Republic of the Philippines


G.R. No. 172986               October 2, 2009




The present petition provides an occasion to revisit the doctrine that perfection of an appeal within the reglementary period is not only mandatory but also jurisdictional; failure to perfect the appeal renders the challenged decision final and executory, and deprives the appellate court or tribunal of the jurisdiction to entertain the appeal and to alter the final decision.


Before us is the petition for review on certiorari1 filed by petitioner Arnulfo A. Aguilar (petitioner) to reverse and set aside the decision2 dated September 23, 2004 and resolution3 dated June 1, 2006 of the Special Former Eighth Division of the Court of Appeals (CA) in CA-G.R. SP No. 68853 entitled "Arnulfo A. Aguilar v. Civil Service Commission and Commission on Elections."


The facts of the case, as gathered from the records, are briefly summarized below.

During the 1998 National and Local Elections, the petitioner, an Election Officer (EO) IV of the Commission on Elections (COMELEC)-Navotas, was designated as Acting EO and Chairman of the Municipal Board of Canvassers (MBC) of San Pedro, Laguna. His duties included the canvassing of election returns, the preparation of the certificates of canvass of votes, and the proclamation of the winning candidates.

At 6 o’clock in the evening of May 11, 1998, the MBC convened in the Session Hall of the Sangguniang Bayan, San Pedro, Laguna, to receive and tabulate the election returns and certificates of canvass. At about 1:30 a.m. of May 15, 1998, the MBC resolved to suspend its proceedings and to continue at 3:30 p.m. that same day. The petitioner failed to report back to his post when the MBC resumed the canvassing. The MBC eventually proclaimed the winners without the petitioner’s participation due to his absence.

On June 2, 1998, Geronima F. Abellera (Abellera) filed a letter-complaint4 against the petitioner. Abellera questioned the validity of the proclamation of the winning candidates, since the certificates of canvass and proclamation did not bear the signature of the petitioner as MBC Chairman.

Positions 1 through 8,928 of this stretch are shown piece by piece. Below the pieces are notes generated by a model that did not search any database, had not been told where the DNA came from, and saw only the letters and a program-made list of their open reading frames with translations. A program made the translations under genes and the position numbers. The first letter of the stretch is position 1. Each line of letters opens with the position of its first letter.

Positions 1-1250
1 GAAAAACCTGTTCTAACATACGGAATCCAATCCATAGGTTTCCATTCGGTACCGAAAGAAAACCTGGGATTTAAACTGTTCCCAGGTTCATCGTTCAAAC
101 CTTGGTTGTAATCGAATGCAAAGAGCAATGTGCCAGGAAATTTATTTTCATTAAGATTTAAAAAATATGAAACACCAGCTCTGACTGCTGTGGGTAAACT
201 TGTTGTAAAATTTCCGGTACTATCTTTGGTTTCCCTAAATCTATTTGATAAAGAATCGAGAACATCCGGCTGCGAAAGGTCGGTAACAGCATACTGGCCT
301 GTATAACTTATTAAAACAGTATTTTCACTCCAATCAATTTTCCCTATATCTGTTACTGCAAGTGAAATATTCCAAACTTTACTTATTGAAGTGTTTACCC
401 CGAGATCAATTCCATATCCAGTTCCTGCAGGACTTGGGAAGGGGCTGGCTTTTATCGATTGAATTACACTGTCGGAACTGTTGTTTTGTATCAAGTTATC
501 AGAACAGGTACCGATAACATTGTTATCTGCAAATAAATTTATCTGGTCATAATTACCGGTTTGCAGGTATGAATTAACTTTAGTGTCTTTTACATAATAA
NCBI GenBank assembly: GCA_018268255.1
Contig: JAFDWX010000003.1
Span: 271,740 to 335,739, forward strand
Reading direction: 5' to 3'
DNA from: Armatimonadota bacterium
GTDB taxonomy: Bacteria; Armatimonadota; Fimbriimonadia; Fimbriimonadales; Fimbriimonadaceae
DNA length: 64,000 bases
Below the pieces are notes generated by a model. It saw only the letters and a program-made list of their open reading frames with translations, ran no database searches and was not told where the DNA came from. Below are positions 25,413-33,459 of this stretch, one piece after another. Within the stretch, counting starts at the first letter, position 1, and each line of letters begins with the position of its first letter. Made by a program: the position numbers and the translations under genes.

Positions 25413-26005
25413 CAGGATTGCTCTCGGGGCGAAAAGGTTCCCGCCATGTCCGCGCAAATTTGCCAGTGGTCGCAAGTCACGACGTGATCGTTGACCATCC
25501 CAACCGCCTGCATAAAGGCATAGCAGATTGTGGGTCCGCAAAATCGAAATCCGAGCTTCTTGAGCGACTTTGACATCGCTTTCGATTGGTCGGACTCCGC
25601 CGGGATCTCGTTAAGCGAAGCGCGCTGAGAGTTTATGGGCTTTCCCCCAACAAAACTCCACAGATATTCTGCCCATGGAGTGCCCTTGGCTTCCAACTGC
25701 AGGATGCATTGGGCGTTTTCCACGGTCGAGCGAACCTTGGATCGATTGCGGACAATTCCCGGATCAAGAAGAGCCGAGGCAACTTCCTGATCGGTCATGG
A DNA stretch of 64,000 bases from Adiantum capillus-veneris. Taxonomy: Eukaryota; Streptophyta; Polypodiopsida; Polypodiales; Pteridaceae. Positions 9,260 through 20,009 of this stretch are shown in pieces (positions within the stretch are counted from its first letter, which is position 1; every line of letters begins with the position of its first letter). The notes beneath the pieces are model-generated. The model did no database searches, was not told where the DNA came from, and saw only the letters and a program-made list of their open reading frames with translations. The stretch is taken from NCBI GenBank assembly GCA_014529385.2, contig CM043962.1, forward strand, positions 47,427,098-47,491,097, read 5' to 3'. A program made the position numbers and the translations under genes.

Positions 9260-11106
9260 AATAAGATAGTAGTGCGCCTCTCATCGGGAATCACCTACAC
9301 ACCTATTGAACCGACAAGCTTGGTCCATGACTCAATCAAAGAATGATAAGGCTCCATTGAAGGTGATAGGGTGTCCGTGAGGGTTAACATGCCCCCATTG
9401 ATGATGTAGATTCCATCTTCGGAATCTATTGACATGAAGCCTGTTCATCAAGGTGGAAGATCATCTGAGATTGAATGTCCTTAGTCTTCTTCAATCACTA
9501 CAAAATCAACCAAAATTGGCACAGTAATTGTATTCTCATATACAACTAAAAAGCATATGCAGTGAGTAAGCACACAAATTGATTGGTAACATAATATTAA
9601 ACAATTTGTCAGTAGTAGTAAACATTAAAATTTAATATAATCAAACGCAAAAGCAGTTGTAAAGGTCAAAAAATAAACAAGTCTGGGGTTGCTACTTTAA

On June 11, 1998, then COMELEC Executive Director Resurreccion Z. Borra directed5 the petitioner to explain in writing his alleged abandonment of position as Chairman of the MBC.

On June 16, 1998, the petitioner responded to the directive through a memorandum.6 He explained that he did not abandon his post, but he was absent due to illness and that he duly requested relief from duty from the COMELEC Regional Director. The COMELEC en banc referred the case to its Law Department for appropriate action.7

On February 4, 1999, the petitioner was formally charged with Ignorance of the Law, Grave Misconduct, Neglect of Duty, Abandonment and Conduct Unbecoming a Public Officer Prejudicial to the Interest of Public Service for his failure to report back to his post as Chairman of the MBC.8 He was also preventively suspended for sixty (60) days pending investigation of the case.

In his formal answer dated March 12, 1999, the petitioner explained that his failure to return to his post was due to illness, physical exhaustion, and death threat from the militant group "Alex Boncayao Brigade" (ABB). The petitioner also waived his right to a formal investigation.

Despite the petitioner’s waiver, the COMELEC conducted a formal investigation.


The COMELEC, through Resolution No. 99-1067 dated May 31, 1999, found the petitioner guilty of Abandonment, Neglect of Duty and Conduct Unbecoming a Public Officer, and imposed on him the penalty of suspension from the service for six (6) months.9

The petitioner received a copy of Resolution No. 99-1067 on August 26, 1999.10 On August 30, 1999, the petitioner moved, through a Memorandum, for the reconsideration of the COMELEC resolution and the lifting of his suspension,11 but the COMELEC denied the motion in Resolution No. 99-1805 dated October 11, 1999.12

Instead of filing an appeal with the Civil Service Commission (CSC), the petitioner sought, on November 26, 1999, the reconsideration of his suspension through another Memorandum, but the COMELEC denied the motion in Resolution No. 00-0215 dated January 27, 2000.13 The petitioner then filed an Urgent Motion for Reinvestigation, but the COMELEC likewise denied this motion under Resolution No. 00-0399 dated February 17, 2000.14

On April 28, 2000, the petitioner filed his Notice of Appeal together with his Appeal Memorandum with the CSC. The petitioner alleged that there was no substantial evidence to hold him liable for the offenses charged against him, and that there was failure to comply with the requirements of due process.


On August 17, 2001, the CSC issued Resolution No. 011396 dismissing the petitioner’s appeal.15 The CSC found that the petitioner failed to provide evidentiary support for the reasons he gave for his failure to return to his post. The CSC noted that he failed to submit the required medical certificate showing that he was sick at that time, nor did he communicate with other members of the MBC when it resumed the canvassing in the afternoon of May 15, 1998 until the completion of the canvass on May 16, 1998. It also noted that the alleged ABB death threat did not exist, since the ABB letter simply warned the petitioner not to commit any irregularity that would impair the results of the election. The CSC found no merit in the claimed denial of due process, since the right to the assistance of counsel is not an indispensable requirement of due process, except during custodial investigation and during the trial of the accused.